'Some humans just aren't sustainable anymore.'
It's 2035, drought and conflict have reduced much of the world to chaos and desert. Eva is expecting a child with her husband Kurt and they want to give it the best possible future, by finding a way into the United States of Europe. They manage to tunnel their way into the USE but are apprehended by police and taken to a 'Welcome Centre' where they are separated. Eva is kept locked up soon to be deported because her pregnancy renders her unsustainable. Kurt meanwhile is taken to an internment camp where the potentially sustainable are kept until they reach the sustainable 'Index Zero'. From here he tries to work his way round the system to be reunited with Eva.
Most of the action takes place in the claustrophobic environment of the internment camp and the prison, the muted palatte of colours adding to the sombre mood of the piece.
There are few particularly new ideas here but we're given an all too believable vision of a dystopian future, with a convincing mix of current preoccupations around immigration and the future of the European Union and details such as newsreels showing angry demonstrations against the Sustainability Index and Eva using spilled oil as nail polish.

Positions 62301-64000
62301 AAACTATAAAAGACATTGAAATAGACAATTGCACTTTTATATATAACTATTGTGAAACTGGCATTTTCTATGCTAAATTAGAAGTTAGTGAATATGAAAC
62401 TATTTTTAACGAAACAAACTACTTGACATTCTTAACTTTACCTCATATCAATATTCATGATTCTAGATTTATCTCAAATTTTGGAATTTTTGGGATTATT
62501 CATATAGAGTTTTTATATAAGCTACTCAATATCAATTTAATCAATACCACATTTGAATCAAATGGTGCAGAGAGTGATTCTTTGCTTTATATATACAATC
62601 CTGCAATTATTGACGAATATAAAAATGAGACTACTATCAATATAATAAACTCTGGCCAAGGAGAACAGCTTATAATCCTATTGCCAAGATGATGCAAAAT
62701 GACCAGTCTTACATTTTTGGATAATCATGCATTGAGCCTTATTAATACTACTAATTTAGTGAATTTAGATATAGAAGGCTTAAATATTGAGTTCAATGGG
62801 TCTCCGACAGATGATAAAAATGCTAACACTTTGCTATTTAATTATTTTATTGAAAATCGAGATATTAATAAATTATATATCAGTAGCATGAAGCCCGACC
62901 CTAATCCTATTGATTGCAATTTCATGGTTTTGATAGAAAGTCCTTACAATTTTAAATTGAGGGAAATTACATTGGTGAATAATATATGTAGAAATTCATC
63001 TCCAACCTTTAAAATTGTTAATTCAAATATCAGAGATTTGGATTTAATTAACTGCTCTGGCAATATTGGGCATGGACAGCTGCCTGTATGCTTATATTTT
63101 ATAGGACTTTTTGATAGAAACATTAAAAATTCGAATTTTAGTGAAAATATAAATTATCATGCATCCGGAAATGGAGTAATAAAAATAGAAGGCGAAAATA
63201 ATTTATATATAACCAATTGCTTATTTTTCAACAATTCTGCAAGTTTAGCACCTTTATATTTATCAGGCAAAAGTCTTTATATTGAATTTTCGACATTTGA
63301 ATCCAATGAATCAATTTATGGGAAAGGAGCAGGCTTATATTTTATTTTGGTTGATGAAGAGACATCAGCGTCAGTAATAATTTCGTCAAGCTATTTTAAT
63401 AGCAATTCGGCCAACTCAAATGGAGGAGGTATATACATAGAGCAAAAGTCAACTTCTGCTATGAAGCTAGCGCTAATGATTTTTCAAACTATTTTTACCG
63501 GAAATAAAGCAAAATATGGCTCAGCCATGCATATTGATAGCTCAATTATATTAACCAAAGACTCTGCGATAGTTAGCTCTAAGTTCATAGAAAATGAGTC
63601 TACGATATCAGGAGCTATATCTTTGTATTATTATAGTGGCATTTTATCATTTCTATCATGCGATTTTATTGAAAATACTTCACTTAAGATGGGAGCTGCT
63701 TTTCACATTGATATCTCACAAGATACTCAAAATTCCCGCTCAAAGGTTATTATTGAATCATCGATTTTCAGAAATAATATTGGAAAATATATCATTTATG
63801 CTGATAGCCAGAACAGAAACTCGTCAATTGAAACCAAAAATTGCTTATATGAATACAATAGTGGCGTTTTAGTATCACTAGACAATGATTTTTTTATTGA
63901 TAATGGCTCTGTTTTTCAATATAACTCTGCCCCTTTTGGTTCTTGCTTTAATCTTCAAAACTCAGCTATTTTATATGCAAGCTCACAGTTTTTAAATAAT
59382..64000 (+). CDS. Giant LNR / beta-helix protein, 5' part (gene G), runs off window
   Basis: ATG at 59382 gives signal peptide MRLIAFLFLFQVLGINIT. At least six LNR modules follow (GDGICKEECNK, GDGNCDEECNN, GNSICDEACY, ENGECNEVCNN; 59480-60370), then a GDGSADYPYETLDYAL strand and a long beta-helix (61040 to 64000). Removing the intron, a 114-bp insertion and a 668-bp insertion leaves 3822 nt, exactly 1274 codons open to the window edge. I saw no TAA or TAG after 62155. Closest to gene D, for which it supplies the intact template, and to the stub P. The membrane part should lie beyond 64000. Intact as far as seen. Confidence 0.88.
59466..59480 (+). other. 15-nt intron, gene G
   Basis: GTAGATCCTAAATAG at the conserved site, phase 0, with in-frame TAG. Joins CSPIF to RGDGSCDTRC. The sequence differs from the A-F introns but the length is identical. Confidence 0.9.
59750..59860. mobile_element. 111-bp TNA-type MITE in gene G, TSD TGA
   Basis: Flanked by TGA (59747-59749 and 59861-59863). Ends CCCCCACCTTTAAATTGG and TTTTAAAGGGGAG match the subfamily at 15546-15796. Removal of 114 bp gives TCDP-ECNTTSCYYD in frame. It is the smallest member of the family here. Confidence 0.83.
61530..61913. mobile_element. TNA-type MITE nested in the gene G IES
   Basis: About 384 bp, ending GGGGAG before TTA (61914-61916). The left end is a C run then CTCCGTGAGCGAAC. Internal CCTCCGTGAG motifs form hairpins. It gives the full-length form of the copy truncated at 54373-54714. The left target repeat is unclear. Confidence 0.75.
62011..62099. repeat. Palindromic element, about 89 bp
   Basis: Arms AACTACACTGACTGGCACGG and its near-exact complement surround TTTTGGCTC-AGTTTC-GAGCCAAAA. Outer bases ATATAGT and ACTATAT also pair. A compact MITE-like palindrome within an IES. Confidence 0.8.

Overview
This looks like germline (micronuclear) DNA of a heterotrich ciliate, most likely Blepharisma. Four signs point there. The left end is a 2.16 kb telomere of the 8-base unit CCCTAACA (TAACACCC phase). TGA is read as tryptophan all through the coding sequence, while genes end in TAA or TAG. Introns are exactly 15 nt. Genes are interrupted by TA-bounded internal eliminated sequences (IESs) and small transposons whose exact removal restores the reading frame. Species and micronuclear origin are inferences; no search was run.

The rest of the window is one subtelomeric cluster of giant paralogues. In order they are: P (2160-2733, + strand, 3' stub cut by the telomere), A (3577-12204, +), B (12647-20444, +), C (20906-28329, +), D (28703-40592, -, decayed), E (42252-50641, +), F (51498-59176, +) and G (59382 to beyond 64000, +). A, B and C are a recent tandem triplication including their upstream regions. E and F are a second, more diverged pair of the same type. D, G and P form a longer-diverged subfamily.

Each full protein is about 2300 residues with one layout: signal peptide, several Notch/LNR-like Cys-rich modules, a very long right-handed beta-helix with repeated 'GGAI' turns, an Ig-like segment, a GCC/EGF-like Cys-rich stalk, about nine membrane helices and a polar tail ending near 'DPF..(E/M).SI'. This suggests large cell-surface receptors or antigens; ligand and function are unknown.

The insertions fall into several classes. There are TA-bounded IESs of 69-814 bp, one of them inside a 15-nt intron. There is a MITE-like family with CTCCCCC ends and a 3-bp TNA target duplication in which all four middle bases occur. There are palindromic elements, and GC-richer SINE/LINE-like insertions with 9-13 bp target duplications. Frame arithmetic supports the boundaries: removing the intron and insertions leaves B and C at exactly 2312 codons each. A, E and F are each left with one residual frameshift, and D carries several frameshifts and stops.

It's very telling too, that for all the talk of sustainability, it seems obvious that in this version of the future, it's been left too late, at least in terms of anything resembling a natural world, where living things other than humans and the occasional crow might be able to exist.
It's an effectively made and tense film though the ending seemed oddly abrupt.
Index Zero is showing as part of the Edinburgh International Film Festival:
1810, 20 June and 1550, 21 June both at Cineworld.
Disclaimer: I have a press pass for Edinburgh International Film Festival and attended a press screening of this film.